A day after the worst terrorist attack ever, New York's financial district officials said that US stock markets would remain closed for a third consecutive day as the district attempts to recover.
New York Stock Exchange (NYSE) chairman Richard Grasso said during a press briefing that full or partial equities trading will resume as early as Friday and no later than Monday.
Trading in US Government securities will, however, resume on Thursday. Earlier in the day, the Securities and Exchange Commission (SEC) had indicated that stock exchanges might be able to reopen on Thursday.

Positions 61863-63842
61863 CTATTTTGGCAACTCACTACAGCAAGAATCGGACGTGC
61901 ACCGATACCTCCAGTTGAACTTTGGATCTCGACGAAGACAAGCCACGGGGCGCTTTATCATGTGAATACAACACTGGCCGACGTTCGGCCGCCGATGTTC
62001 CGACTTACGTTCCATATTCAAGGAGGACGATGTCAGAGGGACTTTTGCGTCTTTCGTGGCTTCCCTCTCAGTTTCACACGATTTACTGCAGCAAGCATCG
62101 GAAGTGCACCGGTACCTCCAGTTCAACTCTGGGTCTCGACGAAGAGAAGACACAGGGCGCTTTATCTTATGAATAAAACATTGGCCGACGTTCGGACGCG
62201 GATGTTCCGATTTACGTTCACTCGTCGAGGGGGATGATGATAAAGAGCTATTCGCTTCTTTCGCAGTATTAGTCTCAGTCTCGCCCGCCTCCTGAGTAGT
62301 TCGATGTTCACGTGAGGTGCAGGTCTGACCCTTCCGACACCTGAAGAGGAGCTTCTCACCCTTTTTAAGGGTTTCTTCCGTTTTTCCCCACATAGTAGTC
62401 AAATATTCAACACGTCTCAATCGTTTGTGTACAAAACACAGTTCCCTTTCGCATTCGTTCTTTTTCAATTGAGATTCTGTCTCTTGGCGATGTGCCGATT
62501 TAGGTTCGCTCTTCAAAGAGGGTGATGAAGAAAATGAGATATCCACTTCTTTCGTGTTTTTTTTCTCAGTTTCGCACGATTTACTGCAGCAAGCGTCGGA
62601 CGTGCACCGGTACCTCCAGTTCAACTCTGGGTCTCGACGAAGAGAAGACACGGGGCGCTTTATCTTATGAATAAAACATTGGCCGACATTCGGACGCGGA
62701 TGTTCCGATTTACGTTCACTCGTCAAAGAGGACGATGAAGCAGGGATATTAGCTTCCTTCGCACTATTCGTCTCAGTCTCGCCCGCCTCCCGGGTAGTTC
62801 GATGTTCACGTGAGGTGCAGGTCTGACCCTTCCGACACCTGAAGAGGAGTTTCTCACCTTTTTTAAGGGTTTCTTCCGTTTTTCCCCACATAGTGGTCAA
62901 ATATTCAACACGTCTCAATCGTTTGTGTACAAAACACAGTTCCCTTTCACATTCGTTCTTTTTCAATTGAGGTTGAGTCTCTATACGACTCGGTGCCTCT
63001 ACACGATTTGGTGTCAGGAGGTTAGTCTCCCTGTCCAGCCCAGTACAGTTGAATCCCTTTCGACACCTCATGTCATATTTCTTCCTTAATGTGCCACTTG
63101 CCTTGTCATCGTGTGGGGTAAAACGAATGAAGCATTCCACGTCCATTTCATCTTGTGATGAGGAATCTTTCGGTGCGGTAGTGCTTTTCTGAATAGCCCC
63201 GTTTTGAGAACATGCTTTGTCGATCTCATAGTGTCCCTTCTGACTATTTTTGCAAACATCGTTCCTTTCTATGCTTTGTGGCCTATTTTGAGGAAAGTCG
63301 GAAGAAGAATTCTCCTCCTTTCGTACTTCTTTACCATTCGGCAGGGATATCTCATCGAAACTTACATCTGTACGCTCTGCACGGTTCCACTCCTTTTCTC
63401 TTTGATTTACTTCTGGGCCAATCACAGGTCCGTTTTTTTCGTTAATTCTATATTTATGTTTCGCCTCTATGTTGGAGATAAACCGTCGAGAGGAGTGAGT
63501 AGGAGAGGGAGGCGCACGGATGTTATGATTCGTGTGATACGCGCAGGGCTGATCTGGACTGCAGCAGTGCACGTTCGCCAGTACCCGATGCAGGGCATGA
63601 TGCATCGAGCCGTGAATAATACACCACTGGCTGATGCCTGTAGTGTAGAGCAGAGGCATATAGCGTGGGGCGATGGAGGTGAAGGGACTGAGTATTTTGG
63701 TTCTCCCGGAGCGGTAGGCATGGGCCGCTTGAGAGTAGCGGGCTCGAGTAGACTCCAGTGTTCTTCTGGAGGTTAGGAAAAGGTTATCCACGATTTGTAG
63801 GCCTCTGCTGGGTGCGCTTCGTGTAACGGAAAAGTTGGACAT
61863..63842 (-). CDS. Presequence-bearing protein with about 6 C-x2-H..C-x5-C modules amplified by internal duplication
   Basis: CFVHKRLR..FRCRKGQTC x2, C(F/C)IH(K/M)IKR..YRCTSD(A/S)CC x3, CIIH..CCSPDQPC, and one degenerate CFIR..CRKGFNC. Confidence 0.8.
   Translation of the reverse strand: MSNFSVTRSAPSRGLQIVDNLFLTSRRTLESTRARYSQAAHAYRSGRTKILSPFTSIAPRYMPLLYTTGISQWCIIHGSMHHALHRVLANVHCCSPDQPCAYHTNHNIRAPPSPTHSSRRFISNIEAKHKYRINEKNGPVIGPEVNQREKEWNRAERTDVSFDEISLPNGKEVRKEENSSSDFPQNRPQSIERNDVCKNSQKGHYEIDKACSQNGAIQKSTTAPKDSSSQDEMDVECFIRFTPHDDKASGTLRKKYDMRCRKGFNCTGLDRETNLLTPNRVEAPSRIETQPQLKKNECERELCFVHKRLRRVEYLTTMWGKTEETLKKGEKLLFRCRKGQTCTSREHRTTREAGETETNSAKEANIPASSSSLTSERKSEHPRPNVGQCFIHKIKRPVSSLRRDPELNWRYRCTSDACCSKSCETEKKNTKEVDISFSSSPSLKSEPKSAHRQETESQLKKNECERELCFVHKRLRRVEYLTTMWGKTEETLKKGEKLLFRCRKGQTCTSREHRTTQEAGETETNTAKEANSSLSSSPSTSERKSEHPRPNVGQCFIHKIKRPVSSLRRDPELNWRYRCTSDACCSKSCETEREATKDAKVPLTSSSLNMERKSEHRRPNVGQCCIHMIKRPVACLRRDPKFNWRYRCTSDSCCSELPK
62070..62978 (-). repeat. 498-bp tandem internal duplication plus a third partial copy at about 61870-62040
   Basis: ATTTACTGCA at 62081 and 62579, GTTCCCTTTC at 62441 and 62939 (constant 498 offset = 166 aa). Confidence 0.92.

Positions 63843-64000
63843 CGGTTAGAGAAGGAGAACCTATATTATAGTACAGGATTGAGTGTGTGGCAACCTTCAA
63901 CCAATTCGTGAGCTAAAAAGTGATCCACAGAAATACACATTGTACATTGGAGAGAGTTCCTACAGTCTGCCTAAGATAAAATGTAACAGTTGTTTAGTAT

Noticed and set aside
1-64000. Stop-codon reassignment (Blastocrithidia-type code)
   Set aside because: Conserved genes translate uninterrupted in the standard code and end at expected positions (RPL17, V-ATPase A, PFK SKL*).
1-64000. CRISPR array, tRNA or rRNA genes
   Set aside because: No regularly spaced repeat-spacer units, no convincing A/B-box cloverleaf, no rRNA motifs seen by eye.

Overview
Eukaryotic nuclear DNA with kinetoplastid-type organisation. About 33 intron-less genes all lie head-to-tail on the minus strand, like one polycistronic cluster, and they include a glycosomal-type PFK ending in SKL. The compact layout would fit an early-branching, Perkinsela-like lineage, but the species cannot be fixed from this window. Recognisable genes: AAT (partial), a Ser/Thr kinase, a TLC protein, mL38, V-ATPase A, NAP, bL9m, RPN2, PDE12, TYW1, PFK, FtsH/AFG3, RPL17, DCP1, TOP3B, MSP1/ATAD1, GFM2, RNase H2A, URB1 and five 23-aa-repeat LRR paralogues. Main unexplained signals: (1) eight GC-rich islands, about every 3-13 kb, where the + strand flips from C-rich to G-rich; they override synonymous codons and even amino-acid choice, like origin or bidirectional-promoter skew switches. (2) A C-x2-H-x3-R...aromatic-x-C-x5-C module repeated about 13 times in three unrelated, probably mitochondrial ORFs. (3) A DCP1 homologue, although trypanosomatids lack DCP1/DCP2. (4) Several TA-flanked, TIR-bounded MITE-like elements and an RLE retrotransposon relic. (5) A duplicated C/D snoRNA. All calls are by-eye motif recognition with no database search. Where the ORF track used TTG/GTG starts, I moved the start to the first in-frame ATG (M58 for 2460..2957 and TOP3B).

The NYSE and Nasdaq met with the SEC, brokerages and New York City officials to decide whether to open.
Lehman Brothers, which is located across the street from the site of the World Trade Center, told some employees to report to offices in New Jersey while Goldman Sachs told some of its employees to stay at home.
A spokesperson for Morgan Stanley Dean Witter said that employees were told to come on a case-by-case basis.
The last time that US stock trading was suspended for more than one session took place in 1933 when President Franklin Delano Roosevelt called for a nationwide banking holiday.
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